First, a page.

And this: “The Archdiocese of New York, for example, received fifteen loans worth at least $28 million just for its top executive offices. Its iconic St. Patrick’s Cathedral on Fifth Avenue was approved for at least $1 million.”

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Well, the Archdiocese serves some 2.8-million Catholics and has more than 2000 priests and other religious in 288 parishes, and the shortfall in weekly in-Mass contributions would surely have been more devastating without the government relief. But for many, the optics are lousy, especially because the Archdiocese has paid out millions in sex-abuse restitution and because the Vatican recently announced that it will “rob Peter. . .to pay Peter,” so to speak: a portion ($37 million) of the annual Peter’s Pence fund, traditionally used for papal philanthropy, will be used to cover operating expense, leaving just $20 million for charity.

I’ve always supported the Cardinal’s Annual Stewardship Appeal and will again this year, but it has taken me months to finally decide to do so. The delay was partly due to the problem of those “optics” in New York and that Vatican decision about Peter’s Pence, and what’s made me decide to finally loosen my purse is the recent announcement that the Holy Father has ordered salary cuts [3] for pretty much everybody in Rome who is employed by the Church. But it’s also because I do appreciate what the Church does – here in New York and around the world – to aid the poor and to educate the young.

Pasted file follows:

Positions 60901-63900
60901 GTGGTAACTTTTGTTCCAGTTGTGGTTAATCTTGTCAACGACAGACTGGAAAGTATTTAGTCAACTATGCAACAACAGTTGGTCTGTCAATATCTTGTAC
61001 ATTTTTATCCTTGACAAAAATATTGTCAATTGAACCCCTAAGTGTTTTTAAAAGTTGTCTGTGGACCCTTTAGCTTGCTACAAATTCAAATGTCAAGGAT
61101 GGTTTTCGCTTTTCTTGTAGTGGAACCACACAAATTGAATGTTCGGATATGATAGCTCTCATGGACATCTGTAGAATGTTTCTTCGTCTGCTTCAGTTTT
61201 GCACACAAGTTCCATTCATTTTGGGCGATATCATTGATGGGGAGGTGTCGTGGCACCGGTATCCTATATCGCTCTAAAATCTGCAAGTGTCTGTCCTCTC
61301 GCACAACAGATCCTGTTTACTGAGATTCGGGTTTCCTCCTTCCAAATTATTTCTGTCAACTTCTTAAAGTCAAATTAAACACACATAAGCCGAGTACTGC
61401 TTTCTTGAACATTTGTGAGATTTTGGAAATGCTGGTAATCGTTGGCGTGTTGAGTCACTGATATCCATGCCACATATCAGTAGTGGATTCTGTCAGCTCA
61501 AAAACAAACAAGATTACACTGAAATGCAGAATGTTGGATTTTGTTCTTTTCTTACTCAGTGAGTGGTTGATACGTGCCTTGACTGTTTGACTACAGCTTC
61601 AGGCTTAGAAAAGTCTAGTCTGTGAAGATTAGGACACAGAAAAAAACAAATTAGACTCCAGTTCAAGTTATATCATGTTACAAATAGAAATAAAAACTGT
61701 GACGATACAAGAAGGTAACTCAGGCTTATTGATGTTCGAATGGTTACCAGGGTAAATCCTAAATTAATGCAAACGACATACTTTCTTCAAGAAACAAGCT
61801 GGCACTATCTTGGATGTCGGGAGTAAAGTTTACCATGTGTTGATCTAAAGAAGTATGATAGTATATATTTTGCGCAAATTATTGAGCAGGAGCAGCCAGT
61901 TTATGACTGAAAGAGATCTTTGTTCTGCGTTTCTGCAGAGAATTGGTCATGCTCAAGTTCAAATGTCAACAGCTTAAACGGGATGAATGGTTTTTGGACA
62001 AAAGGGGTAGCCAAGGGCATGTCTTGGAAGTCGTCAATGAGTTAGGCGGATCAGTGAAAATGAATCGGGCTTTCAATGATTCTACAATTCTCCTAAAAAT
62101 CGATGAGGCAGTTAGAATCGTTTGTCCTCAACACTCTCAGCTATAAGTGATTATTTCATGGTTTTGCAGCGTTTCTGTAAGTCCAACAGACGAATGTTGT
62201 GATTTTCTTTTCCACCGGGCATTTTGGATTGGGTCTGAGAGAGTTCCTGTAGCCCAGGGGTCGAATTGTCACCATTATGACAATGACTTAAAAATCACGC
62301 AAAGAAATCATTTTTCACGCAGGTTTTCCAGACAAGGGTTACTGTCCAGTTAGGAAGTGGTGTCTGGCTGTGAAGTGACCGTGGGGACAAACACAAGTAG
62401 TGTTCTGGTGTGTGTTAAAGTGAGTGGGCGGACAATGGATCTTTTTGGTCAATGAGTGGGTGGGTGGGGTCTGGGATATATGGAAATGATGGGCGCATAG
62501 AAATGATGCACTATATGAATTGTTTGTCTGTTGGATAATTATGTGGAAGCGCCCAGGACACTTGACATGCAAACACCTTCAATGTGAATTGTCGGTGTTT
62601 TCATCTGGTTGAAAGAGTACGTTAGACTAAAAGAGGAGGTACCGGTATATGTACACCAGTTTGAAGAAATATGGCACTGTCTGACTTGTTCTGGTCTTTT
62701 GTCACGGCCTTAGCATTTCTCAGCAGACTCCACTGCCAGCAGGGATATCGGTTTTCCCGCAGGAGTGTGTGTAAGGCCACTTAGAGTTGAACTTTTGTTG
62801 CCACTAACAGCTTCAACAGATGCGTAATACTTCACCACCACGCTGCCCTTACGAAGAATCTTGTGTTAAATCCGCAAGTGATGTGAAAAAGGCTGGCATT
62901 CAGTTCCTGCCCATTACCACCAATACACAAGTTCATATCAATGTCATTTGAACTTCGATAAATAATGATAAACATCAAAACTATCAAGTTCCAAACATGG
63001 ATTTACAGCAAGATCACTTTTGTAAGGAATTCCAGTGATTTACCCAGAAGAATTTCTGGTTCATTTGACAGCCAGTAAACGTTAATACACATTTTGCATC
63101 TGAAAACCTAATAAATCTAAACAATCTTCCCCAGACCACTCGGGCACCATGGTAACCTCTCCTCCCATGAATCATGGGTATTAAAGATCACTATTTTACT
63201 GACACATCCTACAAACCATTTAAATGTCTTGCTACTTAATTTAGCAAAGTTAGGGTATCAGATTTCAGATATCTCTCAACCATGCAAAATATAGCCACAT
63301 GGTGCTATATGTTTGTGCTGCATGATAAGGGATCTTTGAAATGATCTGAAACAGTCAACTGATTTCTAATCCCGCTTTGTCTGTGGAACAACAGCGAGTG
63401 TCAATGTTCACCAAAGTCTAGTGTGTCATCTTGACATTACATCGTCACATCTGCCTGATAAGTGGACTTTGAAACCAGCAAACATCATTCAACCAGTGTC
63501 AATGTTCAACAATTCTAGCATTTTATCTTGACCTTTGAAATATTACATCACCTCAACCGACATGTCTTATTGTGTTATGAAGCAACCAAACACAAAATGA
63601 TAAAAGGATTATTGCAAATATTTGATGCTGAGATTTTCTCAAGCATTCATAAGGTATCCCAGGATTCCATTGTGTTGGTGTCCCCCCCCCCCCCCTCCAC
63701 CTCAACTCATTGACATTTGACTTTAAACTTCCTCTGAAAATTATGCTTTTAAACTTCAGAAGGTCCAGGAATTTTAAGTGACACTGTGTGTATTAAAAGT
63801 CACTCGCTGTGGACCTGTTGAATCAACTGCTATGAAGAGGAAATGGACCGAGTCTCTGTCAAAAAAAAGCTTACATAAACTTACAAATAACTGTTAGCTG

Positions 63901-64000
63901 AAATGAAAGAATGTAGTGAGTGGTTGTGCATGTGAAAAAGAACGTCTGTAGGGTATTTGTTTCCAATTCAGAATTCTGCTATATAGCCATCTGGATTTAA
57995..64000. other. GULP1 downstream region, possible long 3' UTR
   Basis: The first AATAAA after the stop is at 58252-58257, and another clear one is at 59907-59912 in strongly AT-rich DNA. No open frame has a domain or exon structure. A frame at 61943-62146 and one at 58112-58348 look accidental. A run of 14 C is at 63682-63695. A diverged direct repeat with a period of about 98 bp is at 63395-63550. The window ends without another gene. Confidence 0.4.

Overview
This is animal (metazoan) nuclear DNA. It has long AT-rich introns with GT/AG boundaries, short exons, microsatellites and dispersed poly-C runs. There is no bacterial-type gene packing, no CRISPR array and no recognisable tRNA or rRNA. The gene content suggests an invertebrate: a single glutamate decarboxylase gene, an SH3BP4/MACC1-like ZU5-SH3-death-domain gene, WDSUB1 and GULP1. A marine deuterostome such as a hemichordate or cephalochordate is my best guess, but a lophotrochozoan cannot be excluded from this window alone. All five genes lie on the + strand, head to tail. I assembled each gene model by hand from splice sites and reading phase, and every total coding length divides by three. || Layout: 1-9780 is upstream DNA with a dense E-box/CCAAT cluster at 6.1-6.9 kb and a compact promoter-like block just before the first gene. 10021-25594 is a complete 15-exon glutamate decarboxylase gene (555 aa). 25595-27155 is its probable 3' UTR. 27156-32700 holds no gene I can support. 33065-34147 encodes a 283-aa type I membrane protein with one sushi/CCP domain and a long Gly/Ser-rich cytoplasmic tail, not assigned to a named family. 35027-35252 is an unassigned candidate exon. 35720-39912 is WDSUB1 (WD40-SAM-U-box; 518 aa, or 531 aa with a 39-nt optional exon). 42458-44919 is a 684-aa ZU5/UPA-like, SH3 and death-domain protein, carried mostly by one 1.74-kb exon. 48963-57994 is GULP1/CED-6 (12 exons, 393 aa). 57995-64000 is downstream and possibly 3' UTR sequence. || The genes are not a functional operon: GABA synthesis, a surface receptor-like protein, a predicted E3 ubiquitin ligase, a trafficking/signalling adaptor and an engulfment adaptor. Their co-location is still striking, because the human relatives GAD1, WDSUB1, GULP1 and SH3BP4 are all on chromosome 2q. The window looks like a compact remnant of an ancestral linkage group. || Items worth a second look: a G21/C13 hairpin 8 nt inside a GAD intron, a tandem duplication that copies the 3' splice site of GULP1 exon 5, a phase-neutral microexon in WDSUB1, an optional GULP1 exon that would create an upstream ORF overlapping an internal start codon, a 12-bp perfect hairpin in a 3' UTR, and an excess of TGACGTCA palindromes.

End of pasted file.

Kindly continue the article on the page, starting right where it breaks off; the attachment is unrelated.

And then there’s the ebullient Cardinal Archbishop of New York himself. Rather like the pope, he sometimes says things that have you scratching your head, but I believe he’s a solid, theological traditionalist. Liberal Catholic Paul Elie recently quoted the Cardinal in a hand-wringing column in The New Yorker about the Vatican’s reaffirmation against same-sex unions:

In a rambling, casual conversation. . .Dolan spoke of the responsum solely as a reaffirmation of the traditional view of marriage. “That ain’t news. . . .That’s as old as the hills,” he said, noting that “the Catholic Church reaffirms the Biblical teaching, as, by the way, the Orthodox Jews, and Muslims, and the evangelicals do.” He added, “I don’t get it,” and bemoaned the sense “that we need to change timeless teaching to ‘keep up’ with the chic cause du jour. . . .Please, change the subject!” At no point did Dolan refer to gay people, much less extend to them the “respect and sensitivity” that the responsum itself calls for.

I’ll translate that into English: Dolan is for the Church; Elie is for Elie.

So, not to worry, Your Eminence, my check is in the mail.

 

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*Image: Cardinal Dolan [credit: Getty Images]

 

 

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Brad Miner is senior editor of The Catholic Thing, senior fellow of the Faith & Reason Institute, and a board member of Aid to the Church In Need USA. He is a former Literary Editor of National Review. His most recent book, Sons of St. Patrick, written with George J. Marlin, is now on sale. His The Compleat Gentleman is now available in a third, revised edition from Regnery Gateway and is also available in an Audible audio edition (read by Bob Souer).